Articles on this page with permission from GREG WANE, are taken from the Barwon Heads,Ocean Grove, and Wallington news .Issn 13290371
 Published by Whistler Publishing
PO. Box 358, Ocean Grove
Editor Greg Wayne

  Seaman survives ocean swim after ship's boat capsizes

   THE ship's boat rose and fell in the heavy swell beneath Barwon Heads Bluff while the crew strained at the oars. Under the command of third officer O'Flaherty the boat was making a course eastward in an attempt to round the Bluff and make for shore where the party would walk to Queenscliff.
   Hours earlier, as the ship rounded Cape Otway the 47 passengers aboard the ship Sussex had gathered to make a presentation to Captain John Collard in acknowledgment of his skill during the voyage from Plymouth.
    It was 31st December 1871 New Year's Eve - and passengers and crew were anxious to step ashore in Melbourne after the voyage which began at Plymouth on 9 October.
    During the early evening Captain Collard had verified the ship's position after the Cape Schanck light was sighted on the starboard bow and he altered course to what he believed would be Port Phillip Heads.
    A watch was kept for the Point Lonsdale light, but suddenly breakers were spotted fn the darkness and the ship sailed straight onto a reef about a kilometre west of the BarwonHeads Bluff.
    Heavy seas bounced the Sussex over the reef and closer to shore where she grounded on a rock shelf about 200 metres from the beach. Distress rockets were fired and later people reported seeing the blue flares from as far away as Mount Moriac and higher parts of Geelong.
    Captain Collard ordered the ship's boat to be launched with a crew of five under the command of third officer 0'Flaherty. The intention was to make for Queenscliff after landing on shore around the Barwon Heads Bluff.
    After about an hour's rowing the boat was off the Barwon Heads Bluff battling heavy seas. Suddenly a big wave broke over the tiny ship's boat filling her with water and forcing her to capsize and briefly trapping the six crew beneath.
    One by one they clawed their way out from under the upturned boat and clung to the keel. But with each wave breaking over the boat the men were washed away in the darkness. Crewman Labdon, a young able seaman, discarded his heavy coat and boots and started to swim for the breaking sea in the distance, Despite being a strong swimmer he made little headway in the rough seas, Eventually he felt his feet touch the rocky bottom and he dragged himself up onto a reef where he collapsed out of exhaustion.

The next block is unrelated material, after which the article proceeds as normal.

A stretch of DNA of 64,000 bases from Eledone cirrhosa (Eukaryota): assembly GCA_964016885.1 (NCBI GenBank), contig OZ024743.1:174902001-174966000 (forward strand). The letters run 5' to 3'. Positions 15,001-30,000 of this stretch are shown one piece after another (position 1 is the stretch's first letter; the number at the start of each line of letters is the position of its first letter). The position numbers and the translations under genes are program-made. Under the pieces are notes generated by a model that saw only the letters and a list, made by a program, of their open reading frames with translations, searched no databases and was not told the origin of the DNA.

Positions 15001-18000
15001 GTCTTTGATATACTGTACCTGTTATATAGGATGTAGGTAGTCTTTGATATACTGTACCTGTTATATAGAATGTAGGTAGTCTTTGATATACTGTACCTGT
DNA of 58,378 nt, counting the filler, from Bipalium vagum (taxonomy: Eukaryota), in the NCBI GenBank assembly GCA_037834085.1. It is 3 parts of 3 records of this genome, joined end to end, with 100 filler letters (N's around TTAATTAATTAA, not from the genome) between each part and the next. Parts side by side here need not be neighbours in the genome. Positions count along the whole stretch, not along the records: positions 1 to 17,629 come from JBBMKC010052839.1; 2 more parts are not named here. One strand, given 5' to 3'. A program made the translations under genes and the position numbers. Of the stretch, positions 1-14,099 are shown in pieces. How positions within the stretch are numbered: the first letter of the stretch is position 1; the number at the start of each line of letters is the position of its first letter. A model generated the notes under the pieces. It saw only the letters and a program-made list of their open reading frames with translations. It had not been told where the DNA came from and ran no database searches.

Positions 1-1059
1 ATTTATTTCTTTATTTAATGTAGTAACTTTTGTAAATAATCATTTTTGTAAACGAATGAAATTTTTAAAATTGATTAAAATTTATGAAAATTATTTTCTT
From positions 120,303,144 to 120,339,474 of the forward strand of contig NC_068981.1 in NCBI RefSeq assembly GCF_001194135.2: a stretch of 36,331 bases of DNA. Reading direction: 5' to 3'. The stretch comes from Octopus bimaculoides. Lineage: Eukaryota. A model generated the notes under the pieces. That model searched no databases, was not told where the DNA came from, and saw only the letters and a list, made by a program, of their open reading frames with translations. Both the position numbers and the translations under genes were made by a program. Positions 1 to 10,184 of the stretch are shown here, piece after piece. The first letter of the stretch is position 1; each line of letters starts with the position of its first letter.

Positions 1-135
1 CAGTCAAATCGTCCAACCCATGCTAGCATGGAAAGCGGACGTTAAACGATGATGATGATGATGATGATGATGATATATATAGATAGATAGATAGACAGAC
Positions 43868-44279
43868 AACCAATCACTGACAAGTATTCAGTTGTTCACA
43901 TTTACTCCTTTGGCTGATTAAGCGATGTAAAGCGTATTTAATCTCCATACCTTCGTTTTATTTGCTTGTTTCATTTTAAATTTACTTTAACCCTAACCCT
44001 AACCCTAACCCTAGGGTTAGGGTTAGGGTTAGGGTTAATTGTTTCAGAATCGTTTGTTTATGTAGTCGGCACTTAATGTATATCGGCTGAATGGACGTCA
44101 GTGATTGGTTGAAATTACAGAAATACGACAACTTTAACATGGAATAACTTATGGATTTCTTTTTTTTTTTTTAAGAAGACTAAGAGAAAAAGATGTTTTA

Just before dawn he was jerked back to consciousness by the cold seawater washing over him.
    To his good fortune he had dragged himself onto a reef that lies about 500 metres east from the Barwon Heads Bluff. Low tide at the time, and in the darkness he thought he had reached the shore. But with the incoming tide the reef was nearly submerged. As Labdon stood up he could just make out a long sandy beach about a kilometre away on the mainland.
    The sea was calmer in the early morning and with his steady stroke he eventually made it to the beach where he lay exhausted for some time.
    In a newspaper interview at the time Labdon said he walked inland and found a farmhouse where a family fed him and alerted the police who took Labdon to Geelong where he boarded the steamer Despatch for Melbourne.
    The five missing men 0'Flaherty, Feast, Churcher, Graham and Milliner were never seen again and their bodies were never recovered.
    A short time later, salvagers on their way along.the beach from Queenscliff to the wreck of the Sussex reported to the duty police constable Mulcahy that they had seen several pairs of trousers washed up on the beach and what appeared to be the remains of a human stomach.
   After the Sussex grounded on the reef on New Year's Eve attempts to refloat the 175 metre long, 950-ton sailing ship by a tug Warhawk sent from Melbourne proved in vain and she was declared a wreck. Passengers from the stricken ship were transferred to the tug with assistance from the Queenscliff lifeboat.
   Much of the Sussex cargo was sold for 6800 at an auction held on the beach on 4 January.
   A wire rope from the ship's foremast to the beach was used for hauling boats loaded with the cargo.
   A team of 12 bullocks and an iron tramway was laid down the sand hill to haul the goods from the beach to drays. From here the cargo was taken to Geelong.
   Cases were also dropped over the side with the idea they would wash ashore with the incoming tide. Only a few floated to the beach. Several were found along the beach between Ocean Grove and Point Lonsdale while other cases washed ashore at Portarlington and Werribee. Most of the cases contained boots and soft furnishings.
   The ship carried a general cargo including furniture, iron, rum, brandy, soft goods and a grand piano.
   The piano was salvaged and sold for 250.
   The wreck was sold for 375, but broke up by pounding seas and remains settled in about seven metres of water.
   This was to be the 28th visit to Melbourne by the 19-yearold sailing ship Sussex. At an inquiry into the wreck, Captain John Collard was found guilty of criminal negligence and was ordered to serve one month in prison and had his Master's Certificate suspended for six months.